Tuesday, September 11, 2012


Everyone who was alive and old enough to be aware remembers what they were doing on September 11th, 2001.  Everyone has a story, and though it breaks my heart to read them, I do it anyway.  Especially Allahpundit's account.

I still have issues of Time, Newsweek and other magazines from those days right after the attacks.  I don't know why I kept them; I'm rather famous in my house for purging the closets, tossing things that once meant something to me.  Still, I can not bear to throw them out.

Nothing remarkable happened early that morning.  We lived in a duplex near IAH.  The Bigun was twelve, the Little Critter, just three.  The morning routine consisted of waking both girls and hustling them to the car to get the Bigun to her private school on time.  We were almost late that morning, due to a bus on fire in the HOV lane.  We laughed at being able to predict the next day's headline in the paper, the lead stories on the evening news.

A kiss and a wave, and then the Little Critter and I drove home, a little less hurried this time.  Nothing pressing awaited us but a date with some children's television so I could get some housework done.

Now we lived on the edges of the 'hood on the north side.  It wasn't the worst place, but the nickname for the area across the freeway was "Gunspoint" if that tells you anything.  So when there was a furious pounding on my door that didn't cease, I was startled and a little paranoid.  One hears home invasion stories that begin like that, and I was armed with nothing more lethal than a plastic broom.  I'm also too short to see out of any peephole created for any door, so I dragged the footstool over to see who was breaking my door down.

It was the neighbor who shared the duplex, Robert.  A huge, friendly, burly black guy, he often sat outside with me telling stories and watching kids play.  I couldn't imagine what had worked him up, and I'd only seen him really agitated once before, when he'd been drinking quite a bit more than was good for him.  I didn't think he looked drunk, so I opened the door.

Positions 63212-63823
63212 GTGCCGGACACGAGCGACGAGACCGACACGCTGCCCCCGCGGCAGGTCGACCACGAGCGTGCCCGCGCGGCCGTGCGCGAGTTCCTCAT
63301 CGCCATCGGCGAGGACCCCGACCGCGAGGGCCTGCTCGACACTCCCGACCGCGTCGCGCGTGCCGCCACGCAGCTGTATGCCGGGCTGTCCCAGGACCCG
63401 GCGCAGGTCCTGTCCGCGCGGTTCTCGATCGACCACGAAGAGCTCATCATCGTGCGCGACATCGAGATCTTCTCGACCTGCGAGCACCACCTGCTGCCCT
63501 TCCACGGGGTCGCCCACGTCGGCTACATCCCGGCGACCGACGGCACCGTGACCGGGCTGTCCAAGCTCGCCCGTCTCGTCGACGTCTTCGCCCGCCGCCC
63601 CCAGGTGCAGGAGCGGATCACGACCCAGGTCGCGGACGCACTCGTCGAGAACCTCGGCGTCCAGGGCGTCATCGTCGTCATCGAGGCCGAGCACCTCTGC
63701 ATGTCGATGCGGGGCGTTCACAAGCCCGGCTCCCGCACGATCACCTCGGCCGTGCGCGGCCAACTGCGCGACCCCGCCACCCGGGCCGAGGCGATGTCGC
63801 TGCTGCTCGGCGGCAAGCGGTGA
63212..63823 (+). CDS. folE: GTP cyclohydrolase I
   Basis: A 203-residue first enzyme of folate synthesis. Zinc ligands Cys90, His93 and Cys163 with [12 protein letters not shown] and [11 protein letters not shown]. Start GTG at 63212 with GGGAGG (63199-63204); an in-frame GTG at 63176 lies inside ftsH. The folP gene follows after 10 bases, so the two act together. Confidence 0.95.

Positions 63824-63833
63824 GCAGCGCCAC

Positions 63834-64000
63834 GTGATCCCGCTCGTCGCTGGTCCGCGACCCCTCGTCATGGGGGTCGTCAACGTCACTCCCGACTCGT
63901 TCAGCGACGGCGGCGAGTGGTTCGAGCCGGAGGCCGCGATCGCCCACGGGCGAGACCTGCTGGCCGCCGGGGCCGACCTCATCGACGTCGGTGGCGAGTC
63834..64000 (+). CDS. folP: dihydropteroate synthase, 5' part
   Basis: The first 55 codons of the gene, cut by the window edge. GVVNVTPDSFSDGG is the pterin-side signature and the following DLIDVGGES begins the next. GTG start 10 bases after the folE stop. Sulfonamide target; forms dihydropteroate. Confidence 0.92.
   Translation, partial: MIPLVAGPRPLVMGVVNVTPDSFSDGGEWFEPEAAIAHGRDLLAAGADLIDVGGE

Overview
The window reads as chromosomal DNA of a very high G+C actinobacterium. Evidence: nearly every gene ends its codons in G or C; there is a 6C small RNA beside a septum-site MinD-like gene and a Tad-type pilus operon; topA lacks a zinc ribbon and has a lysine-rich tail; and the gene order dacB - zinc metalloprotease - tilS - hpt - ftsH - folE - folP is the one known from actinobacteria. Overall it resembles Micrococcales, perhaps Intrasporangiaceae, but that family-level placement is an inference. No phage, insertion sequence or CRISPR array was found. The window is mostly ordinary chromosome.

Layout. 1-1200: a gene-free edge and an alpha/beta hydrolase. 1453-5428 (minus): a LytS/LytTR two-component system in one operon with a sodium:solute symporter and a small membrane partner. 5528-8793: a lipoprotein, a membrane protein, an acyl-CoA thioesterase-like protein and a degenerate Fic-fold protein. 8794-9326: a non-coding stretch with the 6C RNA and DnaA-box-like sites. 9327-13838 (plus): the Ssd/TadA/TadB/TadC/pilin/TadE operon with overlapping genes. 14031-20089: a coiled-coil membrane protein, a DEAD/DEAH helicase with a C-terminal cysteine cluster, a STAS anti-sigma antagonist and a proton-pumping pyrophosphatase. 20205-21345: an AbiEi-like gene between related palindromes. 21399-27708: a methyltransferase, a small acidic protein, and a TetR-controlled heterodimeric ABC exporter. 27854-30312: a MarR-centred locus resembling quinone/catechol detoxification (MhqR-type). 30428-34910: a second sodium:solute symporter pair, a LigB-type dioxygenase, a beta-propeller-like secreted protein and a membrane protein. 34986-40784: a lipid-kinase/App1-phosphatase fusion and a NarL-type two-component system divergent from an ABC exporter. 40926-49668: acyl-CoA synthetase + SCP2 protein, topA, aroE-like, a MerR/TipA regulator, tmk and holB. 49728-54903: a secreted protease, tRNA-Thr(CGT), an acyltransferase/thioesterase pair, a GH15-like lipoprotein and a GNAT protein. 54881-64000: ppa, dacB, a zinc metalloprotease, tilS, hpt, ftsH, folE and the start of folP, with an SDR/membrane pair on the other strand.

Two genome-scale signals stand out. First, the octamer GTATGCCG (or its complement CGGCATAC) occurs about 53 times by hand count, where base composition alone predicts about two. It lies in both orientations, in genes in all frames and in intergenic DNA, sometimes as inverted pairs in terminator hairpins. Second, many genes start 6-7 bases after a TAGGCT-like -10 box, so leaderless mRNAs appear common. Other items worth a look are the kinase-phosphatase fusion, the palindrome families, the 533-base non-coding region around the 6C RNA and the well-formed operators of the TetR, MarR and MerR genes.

He yelled at me "Turn on the TV - they flew a plane into the World Trade Center!"

The Little Critter was quickly displaced to her sister's room to watch her shows, and Robert sat beside me on the couch for over an hour, our faces mirror images of horror and shock as we watched the second plane hit, then the towers fall - one, then the other.  Then news of the Pentagon and the field in Pennsylvania where so many others perished.

The morning held so much horror.  It was all I could do to keep it together in front of the LC, and it was all I could do to keep her otherwise entertained.  In what I am sure was a boon to her three-year-old thought process, she got anything she asked for - eating in her sister's room, playing with her sister's things, watching Blue's Clues and Veggie Tales videos without end.  Anything to keep her out of the den and away from those images.

Somewhere before noon, I remembered that Houston has a vast array of petrochemical facilities, ones that would likely make enticing and explosive targets.  I urgently needed to get to the Bigun, just to see her face and hold her close and bring her home.  Into the car again we went, racing to the school, arriving to chaos as other parents rushed in compelled by the same urgency.  I hadn't cried at all until I saw her, hugged her to me.

One friend had parents coming, but unable to get there right away.  I remember we stayed with her.  They didn't ask much, they were told a little bit of the story in class.  I wanted to get away, but I knew the Bigun had to stay with her friend.  Once the parents arrived, we drove home at a more reasonable speed; the panic was beginning to wear off.  But I spent the rest of the day letting the kids take care of themselves as I watched the horrible images on the television.

And though I was struck mute often by the images and stories and suppositions, I think the thing that finally drove it all home for me was the silence the next day.  Living so close to the airport we were accustomed to planes flying over several times an hour.  But for days, as I'd sit on the front porch and watch the skies, nothing flew over at all.  Every plane grounded, the sky left empty.

When they started flying again, I wanted nothing more than to go to New York to do something.  Anything.  I felt helpless to help.  I had nothing to give.

I wondered if anything would ever be the same again.

Things aren't.  They never are after events of this magnitude.  There's Before, then there's After.